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Tax Court Jurisdiction
TAX COURT JURISDICTION is defined by statute. There are a number of areas over which the court has jurisdiction. Chief among them are: deficiencies, overpayments, interest abatement, wrongfully collected amounts, innocent spouse relief, and worker classification cases. This book deals primarily with tax court jurisdiction in deficiency cases concerning audit related notices of deficiency and determinations of collections due process hearings, although most of the information applies to all types of Tax Court cases. For the most typical cases, Tax Court jurisdiction if based on either a “statutory Notice of Deficiency” following an audit, or a “Notice of Determination” following a Collection Due Process (CDP) hearing. Receipt of either of these notices allows you to petition the Tax Court. The court obtains “personal jurisdiction” over you when you file your petition.
Notice of Deficiency or Determination
Your choices once you have received a Notice of Deficiency are:
1. Pay the amount they say you owe and do nothing else. 2. Pay the amount they say you owe and sue for a refund in district court. 3. Do nothing, let the tax be assessed, wait for the Service to begin collection action and negotiate an offer in compromise (reduced payment) or an installment agreement. 4. File a petition with the United States Tax Court.
The Code requires that your Notice of Deficiency be sent to your “last known address” by certified or registered mail. “Last known address” is a term of art, i.e., a term that has its own special legal meaning. The impressive body of case law dealing with it is beyond the scope of this book. But basically, your last known address is...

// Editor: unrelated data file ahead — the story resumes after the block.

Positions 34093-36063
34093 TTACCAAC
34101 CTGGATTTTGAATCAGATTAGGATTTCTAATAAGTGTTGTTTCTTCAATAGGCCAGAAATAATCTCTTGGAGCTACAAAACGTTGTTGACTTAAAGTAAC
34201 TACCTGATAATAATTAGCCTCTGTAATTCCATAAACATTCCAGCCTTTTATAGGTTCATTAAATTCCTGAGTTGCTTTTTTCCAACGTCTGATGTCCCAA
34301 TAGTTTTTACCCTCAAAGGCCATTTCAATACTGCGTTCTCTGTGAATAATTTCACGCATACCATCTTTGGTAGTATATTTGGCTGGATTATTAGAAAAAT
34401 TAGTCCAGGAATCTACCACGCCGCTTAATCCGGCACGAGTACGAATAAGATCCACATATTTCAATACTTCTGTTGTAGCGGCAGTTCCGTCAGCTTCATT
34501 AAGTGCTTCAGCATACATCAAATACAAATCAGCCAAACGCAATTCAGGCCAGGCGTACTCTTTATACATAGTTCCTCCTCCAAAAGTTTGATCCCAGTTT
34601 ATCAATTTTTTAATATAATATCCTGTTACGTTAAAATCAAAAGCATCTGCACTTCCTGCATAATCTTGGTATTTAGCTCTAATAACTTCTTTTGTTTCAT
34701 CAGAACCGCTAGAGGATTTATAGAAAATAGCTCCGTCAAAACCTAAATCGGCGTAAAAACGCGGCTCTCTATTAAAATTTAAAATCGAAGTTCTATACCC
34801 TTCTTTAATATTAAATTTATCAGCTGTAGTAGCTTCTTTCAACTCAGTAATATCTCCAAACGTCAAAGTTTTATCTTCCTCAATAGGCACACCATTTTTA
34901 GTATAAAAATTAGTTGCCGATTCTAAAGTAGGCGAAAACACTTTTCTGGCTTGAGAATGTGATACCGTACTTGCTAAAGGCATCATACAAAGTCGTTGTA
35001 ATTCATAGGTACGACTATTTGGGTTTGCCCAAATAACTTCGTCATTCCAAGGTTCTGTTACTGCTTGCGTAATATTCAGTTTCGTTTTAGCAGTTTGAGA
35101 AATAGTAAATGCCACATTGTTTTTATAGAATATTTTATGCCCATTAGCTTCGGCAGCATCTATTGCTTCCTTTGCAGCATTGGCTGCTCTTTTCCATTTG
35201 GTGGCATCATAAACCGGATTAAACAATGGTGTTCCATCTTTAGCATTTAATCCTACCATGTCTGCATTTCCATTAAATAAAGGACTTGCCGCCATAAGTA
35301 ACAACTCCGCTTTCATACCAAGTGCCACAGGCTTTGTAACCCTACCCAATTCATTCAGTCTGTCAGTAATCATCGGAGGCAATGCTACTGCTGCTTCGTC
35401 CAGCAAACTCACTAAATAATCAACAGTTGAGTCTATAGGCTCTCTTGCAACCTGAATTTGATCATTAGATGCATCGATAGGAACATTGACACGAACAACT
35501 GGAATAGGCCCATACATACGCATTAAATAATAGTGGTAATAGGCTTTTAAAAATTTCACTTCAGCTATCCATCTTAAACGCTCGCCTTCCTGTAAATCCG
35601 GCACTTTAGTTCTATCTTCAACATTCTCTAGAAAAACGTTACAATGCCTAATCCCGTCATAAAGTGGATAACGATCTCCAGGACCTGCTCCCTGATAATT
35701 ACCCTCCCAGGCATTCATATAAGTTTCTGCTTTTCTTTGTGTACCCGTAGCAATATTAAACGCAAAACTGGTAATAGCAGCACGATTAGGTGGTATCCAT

§ 6512(b), the court may decide if you have made an overpayment of tax and are due a refund.  § 6404(i), the court may review IRS failure to abate interest to certain taxpayers who are within specified net worth limits if they bring an action within 180 days of final determination, and may order abatement for abuse of discretion by the IRS.  § 6213(a), the court may order wrongfully collected taxes refunded. The IRS may not pursue collection while a case is in Tax Court. They often do anyway. The court may order such collections stopped or refunded under this section.  § 6015(e), the court may grant an innocent spouse relief from the taxes demanded on a notice of deficiency.  § 7436, the court may, in certain cases, determine worker classification under the employment tax laws.  also known as a “90 day letter,”
The words you see above IN BLUE are active hyperlinks in the E-Book version of "ON YOUR OWN IN TAX COURT." The E-Book edition contains extensive links to statutes, regulations, case law, and other useful authorities and resources. There is also an Appendix of actual court documents submitted by both sides. The purchase of the book includes a free half hour consultation with the author about your case.